Since I was a kid some 60 years ago Hallowe’en has become a really big deal. People decorate the outside of their houses elaborately, while we just carved a couple of pumpkins and called it good. During the interval, a transition period, if you will, before Hallowe’en became a big business, I decorated the outside of my house with stuff I made. My neighbor across the street played a tape of scary music on a boombox in his open garage and I hung sheets and stuff from my palm tree. I was living in City Heights, a “ghetto” part of San Diego, known for being the part of the city where many immigrants made their first American home.
Hallowe’en is a multi-cultural holiday and it was so much fun to see all the kids and their parents, still dressed in their various “old countries” clothes as costumes, coming to say “Trick or Treat.” It was sweet, inspiring.
My dad sometimes reflected on his childhood Halloweens. They would have been different anyway — fewer cars on the roads, no giant bags of candy. His stories involved more tricks than treats; much pushing over of out-houses, that kind of thing.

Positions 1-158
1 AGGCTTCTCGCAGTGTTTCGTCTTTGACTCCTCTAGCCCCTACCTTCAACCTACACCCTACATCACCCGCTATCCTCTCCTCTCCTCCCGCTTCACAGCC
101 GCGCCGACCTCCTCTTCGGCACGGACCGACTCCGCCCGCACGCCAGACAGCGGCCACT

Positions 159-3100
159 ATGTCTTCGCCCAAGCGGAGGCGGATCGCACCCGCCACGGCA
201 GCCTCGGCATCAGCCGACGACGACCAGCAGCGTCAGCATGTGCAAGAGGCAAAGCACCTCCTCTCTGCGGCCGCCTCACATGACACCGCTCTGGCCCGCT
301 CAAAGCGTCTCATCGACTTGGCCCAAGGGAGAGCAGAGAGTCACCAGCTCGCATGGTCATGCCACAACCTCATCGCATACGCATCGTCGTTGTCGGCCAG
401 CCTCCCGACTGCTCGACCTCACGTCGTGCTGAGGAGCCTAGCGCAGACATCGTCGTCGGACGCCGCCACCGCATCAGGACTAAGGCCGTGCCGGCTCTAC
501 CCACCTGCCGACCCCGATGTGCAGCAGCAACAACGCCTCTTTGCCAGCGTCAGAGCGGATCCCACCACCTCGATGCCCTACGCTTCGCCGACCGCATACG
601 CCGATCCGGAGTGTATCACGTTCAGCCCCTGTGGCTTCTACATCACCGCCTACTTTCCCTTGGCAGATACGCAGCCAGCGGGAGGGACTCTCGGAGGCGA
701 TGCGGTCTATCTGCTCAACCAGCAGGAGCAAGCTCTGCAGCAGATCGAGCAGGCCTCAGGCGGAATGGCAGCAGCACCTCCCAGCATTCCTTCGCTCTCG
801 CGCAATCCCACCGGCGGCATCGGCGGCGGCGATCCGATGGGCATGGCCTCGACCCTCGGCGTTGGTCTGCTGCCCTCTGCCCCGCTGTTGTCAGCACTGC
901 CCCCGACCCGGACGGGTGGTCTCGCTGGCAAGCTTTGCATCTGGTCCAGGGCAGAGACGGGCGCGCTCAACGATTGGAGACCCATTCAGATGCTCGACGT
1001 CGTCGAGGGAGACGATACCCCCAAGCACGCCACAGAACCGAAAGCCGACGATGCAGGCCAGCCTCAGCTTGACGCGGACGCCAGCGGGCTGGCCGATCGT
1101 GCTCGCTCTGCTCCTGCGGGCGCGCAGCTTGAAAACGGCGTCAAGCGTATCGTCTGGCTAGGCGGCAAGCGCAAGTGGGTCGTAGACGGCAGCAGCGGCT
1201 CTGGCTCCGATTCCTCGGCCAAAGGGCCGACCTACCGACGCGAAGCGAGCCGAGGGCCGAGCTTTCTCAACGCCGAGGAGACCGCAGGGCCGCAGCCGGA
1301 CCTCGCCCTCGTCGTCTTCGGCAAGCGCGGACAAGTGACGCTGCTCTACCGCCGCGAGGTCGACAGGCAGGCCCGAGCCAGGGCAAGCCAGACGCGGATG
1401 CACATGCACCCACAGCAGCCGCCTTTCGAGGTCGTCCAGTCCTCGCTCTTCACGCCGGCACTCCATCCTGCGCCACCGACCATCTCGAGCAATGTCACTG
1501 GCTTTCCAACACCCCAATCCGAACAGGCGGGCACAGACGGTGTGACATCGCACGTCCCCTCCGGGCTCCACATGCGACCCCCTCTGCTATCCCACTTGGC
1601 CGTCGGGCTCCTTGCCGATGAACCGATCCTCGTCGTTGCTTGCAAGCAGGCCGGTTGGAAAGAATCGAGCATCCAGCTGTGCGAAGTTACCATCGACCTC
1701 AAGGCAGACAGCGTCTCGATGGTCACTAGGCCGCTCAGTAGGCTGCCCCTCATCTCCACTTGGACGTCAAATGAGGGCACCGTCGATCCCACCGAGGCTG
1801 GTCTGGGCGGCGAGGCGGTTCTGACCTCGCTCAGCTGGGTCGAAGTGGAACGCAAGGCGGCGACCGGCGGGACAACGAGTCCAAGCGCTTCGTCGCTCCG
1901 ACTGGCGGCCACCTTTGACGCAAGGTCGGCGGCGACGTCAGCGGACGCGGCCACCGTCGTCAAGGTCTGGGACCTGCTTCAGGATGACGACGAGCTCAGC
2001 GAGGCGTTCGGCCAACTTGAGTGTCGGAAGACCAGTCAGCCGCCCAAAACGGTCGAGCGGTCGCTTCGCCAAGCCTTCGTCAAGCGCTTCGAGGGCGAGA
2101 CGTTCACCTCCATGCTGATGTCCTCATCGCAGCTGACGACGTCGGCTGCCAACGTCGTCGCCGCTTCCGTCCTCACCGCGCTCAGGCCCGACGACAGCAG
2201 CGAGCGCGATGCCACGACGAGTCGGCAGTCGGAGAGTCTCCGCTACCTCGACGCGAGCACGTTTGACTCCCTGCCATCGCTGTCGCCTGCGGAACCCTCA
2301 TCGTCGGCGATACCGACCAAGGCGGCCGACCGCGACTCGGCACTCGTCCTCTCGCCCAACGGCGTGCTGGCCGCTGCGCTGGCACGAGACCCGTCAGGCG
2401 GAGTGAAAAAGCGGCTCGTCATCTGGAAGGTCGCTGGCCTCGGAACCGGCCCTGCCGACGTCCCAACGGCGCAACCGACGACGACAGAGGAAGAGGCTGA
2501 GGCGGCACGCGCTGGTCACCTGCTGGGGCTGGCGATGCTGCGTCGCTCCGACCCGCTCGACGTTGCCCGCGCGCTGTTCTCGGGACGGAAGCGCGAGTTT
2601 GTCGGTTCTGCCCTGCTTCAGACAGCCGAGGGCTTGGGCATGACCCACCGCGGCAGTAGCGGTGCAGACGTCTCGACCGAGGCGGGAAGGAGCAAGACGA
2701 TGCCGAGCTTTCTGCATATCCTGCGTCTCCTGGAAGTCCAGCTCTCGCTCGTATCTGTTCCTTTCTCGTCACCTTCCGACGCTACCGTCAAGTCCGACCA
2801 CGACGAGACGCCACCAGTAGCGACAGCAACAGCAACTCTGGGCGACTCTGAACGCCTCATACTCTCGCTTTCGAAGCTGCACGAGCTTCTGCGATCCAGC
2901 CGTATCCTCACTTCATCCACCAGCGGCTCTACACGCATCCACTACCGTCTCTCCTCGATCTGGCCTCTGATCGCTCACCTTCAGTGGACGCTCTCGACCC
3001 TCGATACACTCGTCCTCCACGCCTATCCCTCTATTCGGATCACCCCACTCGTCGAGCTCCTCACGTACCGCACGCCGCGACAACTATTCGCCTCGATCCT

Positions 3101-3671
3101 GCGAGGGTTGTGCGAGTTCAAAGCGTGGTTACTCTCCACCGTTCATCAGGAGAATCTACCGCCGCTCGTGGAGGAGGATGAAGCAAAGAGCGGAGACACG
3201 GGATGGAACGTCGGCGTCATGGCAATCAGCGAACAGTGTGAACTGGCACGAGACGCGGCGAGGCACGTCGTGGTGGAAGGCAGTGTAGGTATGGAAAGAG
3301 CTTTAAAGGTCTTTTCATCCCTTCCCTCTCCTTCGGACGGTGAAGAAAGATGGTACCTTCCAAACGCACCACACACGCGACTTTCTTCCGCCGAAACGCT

My brother and I learned a trick from my dad and we pulled it a few times. It involved one kid standing on one side of the street, the other kid across from him on the other side and both pretending they were pulling hard on a rope. Then, when a car stopped, the kids “dropped” the rope and walked away.
I think that was the last year they let us go out. 😀
When I was teaching, having learned how scared kids are of English class, I didn’t feel a costume was necessary. I just painted a little vampire blood in the corners of my mouth if Halloween fell on a school day. It was plenty. Students would see me on campus, come up to talk to me, and when I came out of the shadows, and they saw the “blood,” they screamed.
Featured photo: My brother Kirk dressed as a rodeo clown, me dressed as I have NO idea, Debbie Mahotca, our neighbor, dressed as a gypsy, 1961. Hallowe’en was always cold in Bellevue, Nebraska, and often snowy.